user 311m0.300s
sys 23m14.610s

With distcc, using -j16, master node is 4-core S905X TV box
real 29m48.396s
user 90m36.358s
sys 12m43.706s

With distcc, using -j16, changed master node to 8-core S912 TV box
real 24m22.278s
user 58m12.980s
sys 9m31.670s

More numbers and how to optimize distcc performance

On 3 x S912 TV Boxes with 100mbps network build farm. Building Linux kernel 4.19.7 using distcc. Distribution is Armbian Ubuntu Aarch64 18.04.1 with all updates.

1) export DISTCC_HOSTS=',lzo,lzo localhost/8'

time make -j20 CC="distcc gcc" Image modules dtbs

real 21m6.824s
user 128m28.990s
sys 12m48.700s

2) export DISTCC_HOSTS=',lzo,lzo localhost/10'

time make -j32 CC="distcc gcc" Image modules dtbs

real 21m24.377s
user 143m16.370s
sys 14m1.740s

Note that adding threads did NOT improve performance.

3) export DISTCC_HOSTS=',lzo,lzo localhost/6'

time make -j22 CC="distcc gcc" Image modules dtbs

real 20m4.725s
user 122m58.670s
sys 12m20.230s

Here we decreased the number of threads and performance improved somewhat.

4) export DISTCC_HOSTS=',lzo,lzo localhost/5'

time make -j21 CC="distcc gcc" Image modules dtbs

real 19m55.687s
user 119m19.470s
sys 12m21.470s

Another decrease in the number of threads and another small performance improvement.

5) export DISTCC_HOSTS=',lzo,lzo,lzo localhost/4'

(added a 4-core S905 TV Box to the build farm, total Cortex A53 core count = 28)

time make -j24 CC="distcc gcc" Image modules dtbs

real 16m51.692s
user 99m1.500s
sys 10m55.840s

We are onto something here! Decreasing the number of compile threads on the master (localhost) makes the slaves work harder!

6) export DISTCC_HOSTS='—randomize,lzo,lzo,lzo localhost/3'

(again, with total 28 cores, what I have tried to do here is to decrease the number of compile processes on the master node and increase the load on the slave nodes)

time make -j28 CC="distcc gcc" Image modules dtbs

real 15m31.226s
user 89m33.590s
sys 10m34.380s

Best time yet! lzo compresses network data between master and slave nodes. /n after IP address in DISTCC_HOSTS indicates max limit of parallel processes, default is really low! localhost is last in list because it runs other tasks besides compilation (e.g. preprocessing and linking).


Distcc-pump problems

Note that unfortunately distcc-pump cannot be used to compile the Linux kernel, because it fails with the following error:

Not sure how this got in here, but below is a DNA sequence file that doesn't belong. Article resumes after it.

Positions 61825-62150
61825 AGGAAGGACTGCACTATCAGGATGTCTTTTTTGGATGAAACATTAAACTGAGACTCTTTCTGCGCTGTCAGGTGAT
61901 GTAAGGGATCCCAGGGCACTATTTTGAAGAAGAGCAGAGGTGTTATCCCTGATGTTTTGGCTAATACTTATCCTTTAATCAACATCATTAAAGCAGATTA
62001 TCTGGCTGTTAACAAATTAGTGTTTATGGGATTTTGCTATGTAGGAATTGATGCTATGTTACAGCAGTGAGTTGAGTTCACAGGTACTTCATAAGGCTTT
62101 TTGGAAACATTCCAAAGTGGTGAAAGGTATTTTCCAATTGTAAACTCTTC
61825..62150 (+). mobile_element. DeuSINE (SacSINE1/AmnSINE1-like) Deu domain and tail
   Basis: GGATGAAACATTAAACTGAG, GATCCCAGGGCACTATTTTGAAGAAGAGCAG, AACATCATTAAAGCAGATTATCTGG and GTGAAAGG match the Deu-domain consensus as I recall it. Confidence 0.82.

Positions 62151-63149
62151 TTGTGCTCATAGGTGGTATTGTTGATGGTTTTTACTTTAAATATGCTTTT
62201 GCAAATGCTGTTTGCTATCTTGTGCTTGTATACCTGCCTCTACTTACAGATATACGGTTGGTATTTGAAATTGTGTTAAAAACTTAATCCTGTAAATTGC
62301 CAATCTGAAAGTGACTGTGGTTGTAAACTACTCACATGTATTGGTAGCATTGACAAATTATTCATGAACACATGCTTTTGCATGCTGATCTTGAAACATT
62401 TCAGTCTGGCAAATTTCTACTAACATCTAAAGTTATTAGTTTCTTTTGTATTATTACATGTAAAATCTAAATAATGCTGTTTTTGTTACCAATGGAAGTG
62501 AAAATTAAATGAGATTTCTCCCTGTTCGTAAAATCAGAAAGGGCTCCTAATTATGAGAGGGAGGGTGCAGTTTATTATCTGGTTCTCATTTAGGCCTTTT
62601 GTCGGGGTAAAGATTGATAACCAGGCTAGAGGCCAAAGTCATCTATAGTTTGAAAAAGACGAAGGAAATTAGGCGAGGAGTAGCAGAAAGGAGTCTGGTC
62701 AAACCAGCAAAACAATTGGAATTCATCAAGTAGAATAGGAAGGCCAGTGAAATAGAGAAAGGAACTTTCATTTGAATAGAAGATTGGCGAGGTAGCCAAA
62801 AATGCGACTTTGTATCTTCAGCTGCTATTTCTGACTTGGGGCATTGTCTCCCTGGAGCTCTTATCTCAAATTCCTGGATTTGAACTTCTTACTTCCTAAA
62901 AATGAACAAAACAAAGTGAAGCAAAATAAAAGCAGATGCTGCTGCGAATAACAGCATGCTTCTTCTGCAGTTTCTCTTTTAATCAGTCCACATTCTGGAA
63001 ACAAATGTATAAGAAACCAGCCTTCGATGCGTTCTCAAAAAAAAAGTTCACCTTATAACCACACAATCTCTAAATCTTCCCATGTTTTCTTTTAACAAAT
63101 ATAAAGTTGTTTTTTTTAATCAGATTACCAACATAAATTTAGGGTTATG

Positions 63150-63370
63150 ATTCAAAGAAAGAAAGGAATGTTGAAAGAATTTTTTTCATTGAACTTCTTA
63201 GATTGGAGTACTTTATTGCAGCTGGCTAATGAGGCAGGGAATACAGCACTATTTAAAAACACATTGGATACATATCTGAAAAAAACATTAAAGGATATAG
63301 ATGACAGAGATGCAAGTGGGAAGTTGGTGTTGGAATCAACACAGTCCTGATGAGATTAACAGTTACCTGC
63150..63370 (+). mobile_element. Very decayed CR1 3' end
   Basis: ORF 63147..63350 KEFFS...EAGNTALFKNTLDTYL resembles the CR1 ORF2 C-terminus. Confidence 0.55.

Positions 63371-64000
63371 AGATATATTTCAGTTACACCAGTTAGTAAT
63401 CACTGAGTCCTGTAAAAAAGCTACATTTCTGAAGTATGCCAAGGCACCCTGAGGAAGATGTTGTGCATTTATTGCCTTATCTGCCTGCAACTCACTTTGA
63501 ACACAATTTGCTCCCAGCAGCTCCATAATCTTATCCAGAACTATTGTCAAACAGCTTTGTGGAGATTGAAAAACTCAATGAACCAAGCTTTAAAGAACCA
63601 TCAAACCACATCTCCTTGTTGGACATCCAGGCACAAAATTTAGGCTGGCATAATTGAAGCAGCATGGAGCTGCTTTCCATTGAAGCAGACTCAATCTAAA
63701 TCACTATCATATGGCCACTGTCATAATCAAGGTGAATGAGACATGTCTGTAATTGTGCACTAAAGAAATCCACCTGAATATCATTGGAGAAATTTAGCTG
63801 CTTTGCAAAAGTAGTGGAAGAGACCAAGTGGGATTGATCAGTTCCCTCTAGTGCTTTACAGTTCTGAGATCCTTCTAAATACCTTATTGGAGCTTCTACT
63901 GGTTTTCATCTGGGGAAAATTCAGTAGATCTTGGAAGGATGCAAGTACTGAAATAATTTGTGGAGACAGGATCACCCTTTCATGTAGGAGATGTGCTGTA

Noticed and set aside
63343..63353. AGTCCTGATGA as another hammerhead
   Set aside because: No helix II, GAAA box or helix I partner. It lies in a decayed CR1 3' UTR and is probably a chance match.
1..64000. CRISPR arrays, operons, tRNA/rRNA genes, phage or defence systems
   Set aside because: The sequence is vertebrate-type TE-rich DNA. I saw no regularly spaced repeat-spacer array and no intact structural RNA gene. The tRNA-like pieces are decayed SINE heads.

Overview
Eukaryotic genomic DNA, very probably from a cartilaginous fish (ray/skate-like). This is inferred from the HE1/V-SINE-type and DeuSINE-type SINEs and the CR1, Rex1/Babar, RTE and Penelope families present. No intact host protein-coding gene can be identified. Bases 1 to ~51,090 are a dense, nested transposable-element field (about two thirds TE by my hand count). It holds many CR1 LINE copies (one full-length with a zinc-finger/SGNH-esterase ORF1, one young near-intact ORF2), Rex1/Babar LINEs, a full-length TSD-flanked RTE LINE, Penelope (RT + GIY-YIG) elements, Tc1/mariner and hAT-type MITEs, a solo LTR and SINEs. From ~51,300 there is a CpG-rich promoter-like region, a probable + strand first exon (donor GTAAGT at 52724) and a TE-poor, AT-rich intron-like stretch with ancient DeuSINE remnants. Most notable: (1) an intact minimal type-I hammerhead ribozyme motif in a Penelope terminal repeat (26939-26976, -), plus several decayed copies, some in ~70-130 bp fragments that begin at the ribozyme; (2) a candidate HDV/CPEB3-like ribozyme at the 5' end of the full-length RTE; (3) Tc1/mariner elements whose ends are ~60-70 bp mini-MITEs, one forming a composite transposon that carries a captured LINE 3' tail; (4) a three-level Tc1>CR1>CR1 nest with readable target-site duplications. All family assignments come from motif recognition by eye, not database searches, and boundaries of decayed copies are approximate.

CC      arch/arm64/kernel/asm-offsets.s
  HOSTCC  scripts/mod/file2alias.o
  HOSTLD  scripts/dtc/dtc
distcc[1352] ERROR: compile arch/arm64/kernel/asm-offsets.c on,cpp,lzo failed
distcc[1352] (dcc_build_somewhere) Warning: remote compilation of 'arch/arm64/kernel/asm-offsets.c' failed, retrying locally
distcc[1352] Warning: failed to distribute arch/arm64/kernel/asm-offsets.c to,cpp,lzo, running locally instead
  HOSTLD  scripts/mod/modpost
distcc[1352] (dcc_please_send_email_after_investigation) Warning: remote compilation of 'arch/arm64/kernel/asm-offsets.c' failed, retried locally and got a different result.
distcc[1352] (dcc_please_send_email_after_investigation) Warning: file 'include/generated/autoconf.h', a dependency of arch/arm64/kernel/asm-offsets.c, changed during the build
distcc[1352] (dcc_note_discrepancy) Warning: now using plain distcc, possibly due to inconsistent file system changes during build

This can perhaps be fixed by using the hack explained here:

Maximizing parallelism

The idea is to keep all the cores in all the SoC's in the build farm as busy as possible. See this issue on GitHub:
In particular note that the default number of parallel processes for the servers is probably set too low for S912 8-core nodes, this can be adjusted using the LIMIT field in the host specification of the DISTCC_HOSTS environment variable.

Duplicate MAC addresses

Check that each node in the build farm has a unique MAC address. Duplicate MAC addresses will cause the most bizarre and difficult to understand problems on any network.
See also: